But what really makes the film fun is the stellar supporting cast. Jon Voight is way over the top as Mr. Sir. A redneck bully, he is really amusing as the kid’s tormenter. He steals practically every scene he’s in and makes a fun villain for the movie. Tim Blake Nelson is also really funny as Mr. Pendanski, the counselor for the boys at the camp. He wavers between being a mother hen to the boys and being a psychological bully, particularly towards Zero. When both of these guys get their just desserts, it’s truly satisfying. Sigourney Weaver is excellent as The Warden Walker and she really seems to have fun with the role. Patricia Arquette stars in one of the side stories that take place in the old west. Her character’s transformation is one of the most dramatic in the film and one of the best performances. Also look for cameos from Henry Winkler (Fonzie), Eartha Kitt (Catwoman), Rick Fox (NBA star), Eric Pierpont (Alien Nation), Siobhan Fallon (Saturday Night Live), and others.

The Extras:
The Holes DVD has your standard DVD extras included on it:

Gag Reel – This is a very brief montage of clips of the cast and crew clowning around on the set. It shows the kids making jokes, playing around, and other stuff. There are some behind the scenes shots of some of the key moments from the film, but this is about it. It lasts maybe 2 or 3 minutes.

Six Deleted Scenes – These deleted scenes don’t add much to the story, but they do change the film’s tone a little. One scene shows Mr. Sir hitting Stanley in the head in front of a cop. Another scene shows the Warden jabbing a boy in the chest with a pitchfork. It definitely makes the mood a bit darker and was probably best left on the cutting room floor. Another scene shows Stanley being picked on by a boy at school, then later fantasizing about getting revenge. They’re interesting extras for the DVD, but they don’t add anything to the plot.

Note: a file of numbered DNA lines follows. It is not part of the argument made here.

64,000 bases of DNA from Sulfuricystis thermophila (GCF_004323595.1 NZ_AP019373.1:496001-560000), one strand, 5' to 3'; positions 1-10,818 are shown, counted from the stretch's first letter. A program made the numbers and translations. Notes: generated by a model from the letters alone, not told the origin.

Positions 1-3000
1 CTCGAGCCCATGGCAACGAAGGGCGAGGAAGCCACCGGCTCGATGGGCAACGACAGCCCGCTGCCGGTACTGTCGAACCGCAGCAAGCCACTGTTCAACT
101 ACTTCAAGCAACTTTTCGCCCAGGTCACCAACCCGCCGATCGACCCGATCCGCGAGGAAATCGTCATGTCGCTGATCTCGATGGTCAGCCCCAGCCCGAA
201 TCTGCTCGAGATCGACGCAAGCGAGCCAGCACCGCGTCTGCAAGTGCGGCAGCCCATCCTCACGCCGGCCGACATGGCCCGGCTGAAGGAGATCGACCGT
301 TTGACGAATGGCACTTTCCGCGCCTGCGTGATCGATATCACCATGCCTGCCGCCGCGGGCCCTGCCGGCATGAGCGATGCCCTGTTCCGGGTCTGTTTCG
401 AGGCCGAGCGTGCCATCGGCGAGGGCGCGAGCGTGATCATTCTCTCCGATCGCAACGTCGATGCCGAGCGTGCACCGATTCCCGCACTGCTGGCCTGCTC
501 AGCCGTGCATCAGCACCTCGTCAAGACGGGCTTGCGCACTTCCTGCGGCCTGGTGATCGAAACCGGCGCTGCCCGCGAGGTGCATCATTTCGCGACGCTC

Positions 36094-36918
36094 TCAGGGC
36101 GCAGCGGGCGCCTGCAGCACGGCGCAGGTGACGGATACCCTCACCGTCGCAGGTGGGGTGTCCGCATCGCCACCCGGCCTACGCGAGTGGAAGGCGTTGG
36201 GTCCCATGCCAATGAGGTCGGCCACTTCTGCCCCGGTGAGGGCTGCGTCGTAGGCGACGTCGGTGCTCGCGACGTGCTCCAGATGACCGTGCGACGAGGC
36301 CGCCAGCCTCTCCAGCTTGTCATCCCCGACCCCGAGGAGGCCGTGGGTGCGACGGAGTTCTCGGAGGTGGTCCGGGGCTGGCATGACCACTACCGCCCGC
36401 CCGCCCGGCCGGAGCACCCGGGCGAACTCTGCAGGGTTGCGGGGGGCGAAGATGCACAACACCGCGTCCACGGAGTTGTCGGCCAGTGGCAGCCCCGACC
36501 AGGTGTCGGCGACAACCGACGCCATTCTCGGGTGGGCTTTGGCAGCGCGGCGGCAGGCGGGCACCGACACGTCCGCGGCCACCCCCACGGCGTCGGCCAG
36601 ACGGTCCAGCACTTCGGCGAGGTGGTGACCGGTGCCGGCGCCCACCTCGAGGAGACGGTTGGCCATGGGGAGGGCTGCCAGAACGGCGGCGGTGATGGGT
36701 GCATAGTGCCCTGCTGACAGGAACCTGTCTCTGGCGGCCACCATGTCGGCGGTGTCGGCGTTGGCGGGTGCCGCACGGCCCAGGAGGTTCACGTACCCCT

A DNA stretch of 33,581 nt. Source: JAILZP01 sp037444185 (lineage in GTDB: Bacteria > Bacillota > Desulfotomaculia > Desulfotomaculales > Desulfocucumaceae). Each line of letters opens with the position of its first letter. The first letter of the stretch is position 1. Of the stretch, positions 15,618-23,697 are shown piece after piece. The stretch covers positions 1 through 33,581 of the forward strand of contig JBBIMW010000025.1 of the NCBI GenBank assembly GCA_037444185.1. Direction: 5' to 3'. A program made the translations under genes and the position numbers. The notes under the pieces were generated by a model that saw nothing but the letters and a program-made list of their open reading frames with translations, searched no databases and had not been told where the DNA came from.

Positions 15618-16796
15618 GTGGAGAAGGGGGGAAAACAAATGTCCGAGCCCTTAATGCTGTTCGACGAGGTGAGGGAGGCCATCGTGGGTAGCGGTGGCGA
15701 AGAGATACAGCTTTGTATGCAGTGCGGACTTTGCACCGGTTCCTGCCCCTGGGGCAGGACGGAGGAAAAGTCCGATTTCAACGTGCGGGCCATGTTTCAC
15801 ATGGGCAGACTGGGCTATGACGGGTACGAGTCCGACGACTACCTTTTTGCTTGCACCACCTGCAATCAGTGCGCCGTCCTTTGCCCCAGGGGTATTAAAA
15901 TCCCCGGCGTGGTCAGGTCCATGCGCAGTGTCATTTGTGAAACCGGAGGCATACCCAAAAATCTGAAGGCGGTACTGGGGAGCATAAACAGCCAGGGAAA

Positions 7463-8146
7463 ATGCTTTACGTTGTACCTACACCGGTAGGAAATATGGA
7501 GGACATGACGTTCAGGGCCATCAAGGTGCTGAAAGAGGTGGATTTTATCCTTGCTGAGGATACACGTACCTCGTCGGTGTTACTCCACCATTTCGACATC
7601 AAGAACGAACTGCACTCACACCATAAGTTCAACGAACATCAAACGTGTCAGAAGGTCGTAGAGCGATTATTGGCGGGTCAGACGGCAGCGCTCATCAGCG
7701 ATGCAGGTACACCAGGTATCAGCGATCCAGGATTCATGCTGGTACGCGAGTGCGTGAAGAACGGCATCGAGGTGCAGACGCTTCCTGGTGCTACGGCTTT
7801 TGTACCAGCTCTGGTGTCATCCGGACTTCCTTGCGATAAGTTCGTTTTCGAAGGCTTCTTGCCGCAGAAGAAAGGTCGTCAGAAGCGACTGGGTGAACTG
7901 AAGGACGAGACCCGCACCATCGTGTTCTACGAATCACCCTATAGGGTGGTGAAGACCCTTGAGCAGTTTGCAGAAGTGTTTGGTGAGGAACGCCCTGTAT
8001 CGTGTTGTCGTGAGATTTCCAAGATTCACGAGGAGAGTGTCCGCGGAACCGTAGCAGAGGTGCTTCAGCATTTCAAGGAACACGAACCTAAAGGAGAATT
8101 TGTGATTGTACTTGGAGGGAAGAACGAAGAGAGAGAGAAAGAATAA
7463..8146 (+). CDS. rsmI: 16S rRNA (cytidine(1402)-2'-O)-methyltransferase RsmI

Cast Commentary with Shia La Beouf, Khleo Thomas, Jake M. Smith, Max Kasch – This commentary is essentially four teenage boys clowning around while watching the movie. They get off track, joke, sing, and generally be teenage boys. Your enjoyment in listening to this commentary will depend heavily on how much you enjoy hanging around listening to teenage boys. It didn’t do anything for me and I quickly got annoyed with it.

“Dig It” Music Video performed by the cast – I thought this was going to be a full fledged music video featuring the music, but it wasn’t. It was a very brief montage of clips showing scenes from the film and behind the scenes footage of the boys singing the song. Unfortunately, this video doesn’t even feature the whole song. Overall, it’s a disappointment.

“On The Set With Louis Sachar” – This is an interview on set with the author of the original novel. He talks about the writing process, how he got ideas for the story, how he was brought onto the film, and what he thought of the movie. The cast and crew chime in to talk about the author and the novel and sing the praises of both. It’s interesting if you liked the movie or are a fan of the book. It adds more behind the scenes glimpses in addition to the Making Of video.

“The Making of Holes” Featurette – This is about a 15 minute video on the making of the movie. It has your standard behind the scenes footage, cast and crew interviews, and more. The boys are cornered in one segment for interviews. They clown around and generally act like teens. The behind the scenes clips are interesting and they give you a unique look at the movie. Overall it’s a good featurette on the making of the movie.

Filmmakers’ Commentary with director Andrew Davis and author/screenwriter Louis Sachar – Of the two commentaries, this was the most interesting one for me. Davis and Sachar point out trivia about the plot, details about cameos, hidden effects you may have never spotted, and more. It’s an interesting and informative commentary worth listening to. (On a side note, Davis also directed a very different film from Holes – The Fugutive.)

The Bottom Line:
Holes is a great film for both adults and children. It’s well worth checking out. The DVD extras could have been better, but they get the job done.